Recently, Google raised the “free” tier of photos.google.com to unlimited storage of photos where RAW files are JPEGs are processed into high-but-not-full-quality JPEGs on-the-fly. I’ve tried it and it’s pretty damn good. The uploader is smart enough to skip files that are clearly not important photos (e.g. too small, wrong format) and ignore obvious duplicates. The problems are (i) that the uploader application periodically just hangs and needs to be manually killed and restarted (ii) the web app seems to be weirdly slow and unreliable (I can log on with two machines side-by-side and they’ll see different subsets of my photos), (iii) no Apple TV support, and (iv) online photo editor seems to need one or two extra clicks to accomplish anything (but it’s a lot better than nothing). I’m pretty confident that my stuff is there, just not in my ability to see a given photo from a given machine on a given day. It’s certainly the most complete, easy-to-navigate, and shareable archive I’ve ever managed to create of my photographs. And if I can find a photo there, I can locate the original RAW image pretty easily.
Now, the absolute best system for dealing with my photographs thus far is iCloud. If I could simply rent 10TB from iCloud for a reasonable price (let’s say, $25/month) and get my Mac to automatically sync multiple volumes to iCloud, my problem would be solved. Obviously, I’m a happy Apple customer. If I were a more-than-casual Windows or Linux user then this would not be a useful option to me, and I’m not sure what I’d do, because I’m pretty sure there’s no equivalently seamless option for people who don’t want to pay the “Apple Tax”. Google Drive isn’t even a tolerable substitute for DropBox (although I think it has Sharepoint beaten).
Here’s where iCloud beats all other options:
I don’t need to think about it or do anything. (Well, on a desktop device, I need to NOT avoid storing my data in iCloud) If I take a photo, then it ends up in the cloud pretty quickly (basically, when the device gets recharged while on a LAN, if not sooner).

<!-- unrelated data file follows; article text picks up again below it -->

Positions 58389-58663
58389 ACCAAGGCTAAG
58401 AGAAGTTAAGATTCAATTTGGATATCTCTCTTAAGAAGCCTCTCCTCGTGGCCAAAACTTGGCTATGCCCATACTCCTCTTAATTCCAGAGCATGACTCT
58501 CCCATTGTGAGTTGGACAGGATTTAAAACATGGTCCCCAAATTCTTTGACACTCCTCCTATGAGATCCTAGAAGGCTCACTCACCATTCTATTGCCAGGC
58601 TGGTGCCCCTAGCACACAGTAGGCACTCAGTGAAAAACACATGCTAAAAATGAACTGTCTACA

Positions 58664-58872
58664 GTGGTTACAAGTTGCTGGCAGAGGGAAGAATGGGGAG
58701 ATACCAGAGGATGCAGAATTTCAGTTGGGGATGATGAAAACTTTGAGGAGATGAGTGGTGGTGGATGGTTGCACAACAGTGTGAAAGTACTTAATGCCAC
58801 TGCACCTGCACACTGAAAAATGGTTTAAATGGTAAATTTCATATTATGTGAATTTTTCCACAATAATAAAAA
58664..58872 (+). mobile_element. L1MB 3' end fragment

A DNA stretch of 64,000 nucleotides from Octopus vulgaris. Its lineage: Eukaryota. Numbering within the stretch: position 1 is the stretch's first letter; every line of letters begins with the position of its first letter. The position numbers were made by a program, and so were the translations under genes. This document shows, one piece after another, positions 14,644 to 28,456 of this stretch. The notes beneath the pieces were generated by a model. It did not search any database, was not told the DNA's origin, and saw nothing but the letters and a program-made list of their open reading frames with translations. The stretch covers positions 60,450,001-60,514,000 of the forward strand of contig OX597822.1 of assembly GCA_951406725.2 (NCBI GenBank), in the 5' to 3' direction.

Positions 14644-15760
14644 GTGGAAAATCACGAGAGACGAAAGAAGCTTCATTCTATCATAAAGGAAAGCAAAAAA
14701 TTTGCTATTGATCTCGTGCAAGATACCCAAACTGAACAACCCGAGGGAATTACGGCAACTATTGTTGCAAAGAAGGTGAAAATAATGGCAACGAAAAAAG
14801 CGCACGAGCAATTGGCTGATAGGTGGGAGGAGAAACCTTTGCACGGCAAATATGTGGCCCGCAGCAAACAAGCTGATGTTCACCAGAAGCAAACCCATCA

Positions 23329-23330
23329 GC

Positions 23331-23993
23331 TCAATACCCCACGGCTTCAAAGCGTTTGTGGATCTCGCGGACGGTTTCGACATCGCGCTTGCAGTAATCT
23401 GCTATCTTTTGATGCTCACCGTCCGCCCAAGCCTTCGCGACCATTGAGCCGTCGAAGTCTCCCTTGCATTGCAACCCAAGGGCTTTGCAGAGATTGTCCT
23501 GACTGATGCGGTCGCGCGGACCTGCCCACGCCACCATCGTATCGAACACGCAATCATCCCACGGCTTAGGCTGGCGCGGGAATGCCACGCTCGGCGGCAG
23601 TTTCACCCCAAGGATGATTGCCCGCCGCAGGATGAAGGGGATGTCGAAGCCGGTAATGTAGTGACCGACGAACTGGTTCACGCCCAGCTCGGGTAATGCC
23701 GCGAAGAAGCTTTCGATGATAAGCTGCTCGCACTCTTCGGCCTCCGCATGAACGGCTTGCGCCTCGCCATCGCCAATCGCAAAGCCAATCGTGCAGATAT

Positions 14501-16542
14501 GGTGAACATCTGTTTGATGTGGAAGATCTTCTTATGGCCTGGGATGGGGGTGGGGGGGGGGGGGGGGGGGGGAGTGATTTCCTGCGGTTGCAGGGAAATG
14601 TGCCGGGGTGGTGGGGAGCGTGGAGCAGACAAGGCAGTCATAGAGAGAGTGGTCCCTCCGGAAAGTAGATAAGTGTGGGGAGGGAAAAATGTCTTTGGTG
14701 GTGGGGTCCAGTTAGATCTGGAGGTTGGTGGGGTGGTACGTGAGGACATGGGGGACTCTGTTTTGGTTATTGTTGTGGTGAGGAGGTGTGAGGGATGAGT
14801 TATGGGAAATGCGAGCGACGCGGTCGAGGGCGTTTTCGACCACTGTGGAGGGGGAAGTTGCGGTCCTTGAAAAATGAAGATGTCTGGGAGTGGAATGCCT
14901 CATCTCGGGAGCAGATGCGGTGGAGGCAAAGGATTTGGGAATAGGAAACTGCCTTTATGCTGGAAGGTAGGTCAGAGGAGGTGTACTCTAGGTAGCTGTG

By default, full-resolution images are not propagated to all my devices (as would be the case for DropBox, or Hubic if it actually worked). Instead, as with everything in iCloud it’s available on-demand. (Indeed, it’s a bit reminiscent of the way iTunes deals with movies… superficially less convenient than pure streaming, but a lot more flexible and useful in practice).
If I ingest a RAW photo from a camera onto a device, then it’s in the cloud and available from any device on-demand (but it’s not wasting space on all my devices).
If I want to work on a photo, I can use the best native tools that are available on the device I’m using — seamlessly (although I’m inclined to actively avoid Adobe applications because Adobe’s workflow involves use of Adobe’s barely functional Cloud ecosystem).
The big problem — of course there has to be one — is that Apple’s highest storage tier is 2TB. I’m currently on 200GB which is plenty for the stuff I need that isn’t photos and videos, but hopelessly inadequate for photos and videos. 2TB (the next tier up, and it’s competitively priced) would be sufficient for my photos and videos if I were to curate them, but I don’t want to curate shit. I want to dump it in the cloud and not think about it.
Missing in Action
All of this adds up to a bunch of pretty disappointing non-solutions. Even though Apple provides a file sync system that works pretty well for personal photographs, it wouldn’t work for say a small photography business. (I guess you could use some kind of “family plan” but I’m pretty sure that would run you into weirdness pretty fast.) And it’s not like we’re talking advanced workflow support here — I just want my photos backed up and available.
Where is a tool that automatically detects blurred, underexposed, or overexposed photos and flags them as less worthy of backup? (Google’s photos app does a pretty good job of automatically correcting exposure, I wonder if it’s smart enough to task the uploader with going back to the RAW and reprocessing and re-uploading the photo?)
Where is the tool that remembers which photos have been opened or zoomed in and flags them as more interesting or worthy of backup?
Where is the tool that correlates the GPS location data of your iPhone photos and tentatively applies them to your corresponding camera photos?
Aperture used to collect photos from bursts into a single set and represent them with what it guessed was the best one. Where did this idea disappear to?
There’s a ton of low-hanging fruit here. Someone, please do something. I’m busy.
BBEdit 12 is out. You can nearly make it look better with a dark theme now (although the circular “close” buttons indicating an open file are ugly) although it seems like there’s a bug in the theme customization right now. The Ulysses folks might consider this: cost of BBEdit 12 upgrade: $30. Cost of Ulysses for existing owners: $30. BBEdit 11 was released in 2014. BBEdit 12 has more new features than Ulysses has features. BBEdit is targeted at a smaller audience than Ulysses, so it’s not like it makes up for its low pricing on volume. That said, Ulysses is definitely prettier than BBEdit.